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Peters, K and Steinberg, P and Stratford, E, Introduction, Territory Beyond Terra, Rowman & Littlefield International, K Peters, P Steinberg, and E Stratford (ed), London, United Kingdom, pp. 1-13. ISBN 9781786600110 (2018) [Research Book Chapter]

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As Stuart Elden (2013a, 3) writes in The Birth of Territory, 'it is generally assumed that territory is self-evident in meaning'. Because territories are typically understood as the bounded units that result from efforts by humans and their institutions to control space, most academic inquiry has failed to approach the concept directly. Instead, scholars have tended to focus either on the borders that define the limits of territories or on the processes of territoriality by which territories are constructed. Literatures in both areas have advanced considerably over the past few decades. The field of border studies, for instance, has advanced from the empirical study of why borders are where they are to the development of conceptual work on how enforcing and crossing borders intersect with identity, citizenship, and governmentality (Jones 2016; Mezzadra and Neilson 2013; Newman and Paasi 1998; Paasi 1998). Studies of territoriality, similarly, have expanded from work that roots territorial behaviour in animal instincts to claim space (Ardrey 1966; Dyson-Hudson and Smith 1978), to research that aasociates changes in territorial practice with social change (Sack 1986; Soja 1971), to scholarship that conceptualises territorialisation as a social construct, a discursive strategy, or a process that is continually articulated amid competing tendencies of deterritorialisation and reterritorialisation (Agnew 1994; Albert 1998; Gottman 1973; Kratochwil 1986; Ruggie 1993). However, in these literatures, whether one focuses on the borders that define territories or on the territorial behaviours and institutions that create them, attention is diverted from understanding how space is transformed into territory, a specifically modern innovation that, according to Elden (2013a), must occur prior to its bounding.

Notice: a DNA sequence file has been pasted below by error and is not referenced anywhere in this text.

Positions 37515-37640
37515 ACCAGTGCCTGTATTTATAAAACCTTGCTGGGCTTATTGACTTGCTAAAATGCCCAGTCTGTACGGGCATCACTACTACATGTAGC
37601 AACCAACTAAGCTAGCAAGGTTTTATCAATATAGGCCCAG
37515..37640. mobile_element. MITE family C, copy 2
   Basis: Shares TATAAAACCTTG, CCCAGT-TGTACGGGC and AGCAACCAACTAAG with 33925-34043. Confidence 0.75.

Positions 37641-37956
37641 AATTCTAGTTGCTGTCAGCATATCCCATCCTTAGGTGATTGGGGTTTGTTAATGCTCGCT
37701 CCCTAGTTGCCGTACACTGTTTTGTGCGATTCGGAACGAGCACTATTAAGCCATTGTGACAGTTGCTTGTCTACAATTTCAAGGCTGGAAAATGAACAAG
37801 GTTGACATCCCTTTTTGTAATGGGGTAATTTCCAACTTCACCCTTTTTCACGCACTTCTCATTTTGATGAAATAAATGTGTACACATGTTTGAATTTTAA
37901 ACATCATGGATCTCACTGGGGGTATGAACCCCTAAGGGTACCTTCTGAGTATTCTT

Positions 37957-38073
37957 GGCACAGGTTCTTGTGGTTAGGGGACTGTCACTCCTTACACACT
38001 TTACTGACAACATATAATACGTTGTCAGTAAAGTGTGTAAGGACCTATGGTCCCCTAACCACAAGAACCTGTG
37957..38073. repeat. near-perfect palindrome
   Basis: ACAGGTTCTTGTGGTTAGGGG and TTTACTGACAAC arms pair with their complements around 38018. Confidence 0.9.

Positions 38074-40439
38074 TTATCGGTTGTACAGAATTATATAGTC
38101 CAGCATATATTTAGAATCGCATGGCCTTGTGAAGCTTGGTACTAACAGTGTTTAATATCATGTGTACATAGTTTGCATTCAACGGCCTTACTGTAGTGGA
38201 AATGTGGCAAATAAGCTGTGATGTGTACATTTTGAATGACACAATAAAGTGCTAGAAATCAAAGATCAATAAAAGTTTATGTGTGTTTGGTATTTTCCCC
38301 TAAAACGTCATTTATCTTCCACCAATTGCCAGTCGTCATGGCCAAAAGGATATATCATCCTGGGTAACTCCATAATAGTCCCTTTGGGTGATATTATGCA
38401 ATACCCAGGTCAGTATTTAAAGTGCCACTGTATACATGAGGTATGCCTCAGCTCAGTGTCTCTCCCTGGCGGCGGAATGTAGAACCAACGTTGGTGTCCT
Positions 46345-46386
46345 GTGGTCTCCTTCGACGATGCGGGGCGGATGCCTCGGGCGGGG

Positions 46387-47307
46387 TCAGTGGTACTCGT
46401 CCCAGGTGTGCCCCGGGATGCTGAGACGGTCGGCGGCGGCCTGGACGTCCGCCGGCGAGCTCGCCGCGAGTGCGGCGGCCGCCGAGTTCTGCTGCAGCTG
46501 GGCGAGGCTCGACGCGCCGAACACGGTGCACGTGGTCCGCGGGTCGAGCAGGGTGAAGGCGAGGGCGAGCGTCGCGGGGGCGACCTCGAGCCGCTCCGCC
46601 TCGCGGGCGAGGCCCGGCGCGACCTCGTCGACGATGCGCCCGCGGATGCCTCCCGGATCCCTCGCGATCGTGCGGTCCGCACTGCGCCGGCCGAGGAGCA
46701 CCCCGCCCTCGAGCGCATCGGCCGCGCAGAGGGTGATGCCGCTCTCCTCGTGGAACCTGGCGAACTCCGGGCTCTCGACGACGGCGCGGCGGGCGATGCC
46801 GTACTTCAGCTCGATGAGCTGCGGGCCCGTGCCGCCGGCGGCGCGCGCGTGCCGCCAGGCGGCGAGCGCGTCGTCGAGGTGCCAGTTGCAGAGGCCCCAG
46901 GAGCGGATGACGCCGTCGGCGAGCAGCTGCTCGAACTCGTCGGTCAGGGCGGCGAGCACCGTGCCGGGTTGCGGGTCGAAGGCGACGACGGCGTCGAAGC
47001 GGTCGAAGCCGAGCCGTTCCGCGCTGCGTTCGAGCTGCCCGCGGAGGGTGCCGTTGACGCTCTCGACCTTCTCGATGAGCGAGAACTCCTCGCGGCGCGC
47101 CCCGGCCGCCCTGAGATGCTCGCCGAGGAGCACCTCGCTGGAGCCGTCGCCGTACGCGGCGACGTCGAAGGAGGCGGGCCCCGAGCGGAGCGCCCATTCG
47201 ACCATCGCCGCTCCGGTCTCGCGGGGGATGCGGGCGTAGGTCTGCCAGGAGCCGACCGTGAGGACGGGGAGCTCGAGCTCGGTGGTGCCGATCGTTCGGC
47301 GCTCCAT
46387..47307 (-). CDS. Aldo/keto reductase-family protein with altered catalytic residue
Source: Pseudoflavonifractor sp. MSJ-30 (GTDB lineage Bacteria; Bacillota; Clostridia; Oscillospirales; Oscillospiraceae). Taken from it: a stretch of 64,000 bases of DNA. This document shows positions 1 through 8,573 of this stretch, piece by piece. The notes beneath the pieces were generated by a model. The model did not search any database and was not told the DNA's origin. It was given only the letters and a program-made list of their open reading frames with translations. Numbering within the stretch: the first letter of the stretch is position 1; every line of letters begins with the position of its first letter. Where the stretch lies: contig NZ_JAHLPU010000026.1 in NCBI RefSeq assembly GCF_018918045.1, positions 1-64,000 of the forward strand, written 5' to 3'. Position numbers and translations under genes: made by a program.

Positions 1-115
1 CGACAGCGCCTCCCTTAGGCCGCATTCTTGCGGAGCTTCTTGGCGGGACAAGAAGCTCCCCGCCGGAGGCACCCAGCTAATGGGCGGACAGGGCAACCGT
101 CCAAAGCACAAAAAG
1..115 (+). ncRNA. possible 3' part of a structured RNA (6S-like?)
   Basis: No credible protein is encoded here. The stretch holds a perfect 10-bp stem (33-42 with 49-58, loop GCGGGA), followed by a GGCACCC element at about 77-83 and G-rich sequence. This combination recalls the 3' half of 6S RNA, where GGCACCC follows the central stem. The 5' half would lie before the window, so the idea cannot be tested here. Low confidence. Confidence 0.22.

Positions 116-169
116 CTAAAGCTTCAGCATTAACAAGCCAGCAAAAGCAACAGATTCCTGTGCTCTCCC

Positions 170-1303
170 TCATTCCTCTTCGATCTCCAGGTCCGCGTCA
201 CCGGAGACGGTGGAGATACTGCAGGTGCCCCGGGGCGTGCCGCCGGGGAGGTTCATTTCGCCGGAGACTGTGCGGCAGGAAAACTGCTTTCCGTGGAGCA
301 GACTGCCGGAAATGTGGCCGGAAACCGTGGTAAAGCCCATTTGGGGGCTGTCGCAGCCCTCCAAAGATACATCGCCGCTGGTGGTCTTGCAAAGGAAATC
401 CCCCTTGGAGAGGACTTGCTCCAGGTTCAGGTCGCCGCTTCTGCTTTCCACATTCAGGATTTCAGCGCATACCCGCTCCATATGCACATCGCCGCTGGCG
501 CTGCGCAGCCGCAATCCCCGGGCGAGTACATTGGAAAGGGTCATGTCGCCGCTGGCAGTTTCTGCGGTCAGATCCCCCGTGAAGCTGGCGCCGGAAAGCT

Item Details

Item Type:Research Book Chapter
Keywords:human geography, territory, spatiality, place, water, geopolitics
Research Division:Human Society
Research Group:Human geography
Research Field:Social geography
Objective Division:Expanding Knowledge
Objective Group:Expanding knowledge
Objective Field:Expanding knowledge in human society
UTAS Author:Stratford, E (Professor Elaine Stratford)
ID Code:124902
Year Published:2018
Deposited By:College Office - CALE
Deposited On:2018-03-17
Last Modified:2019-12-03

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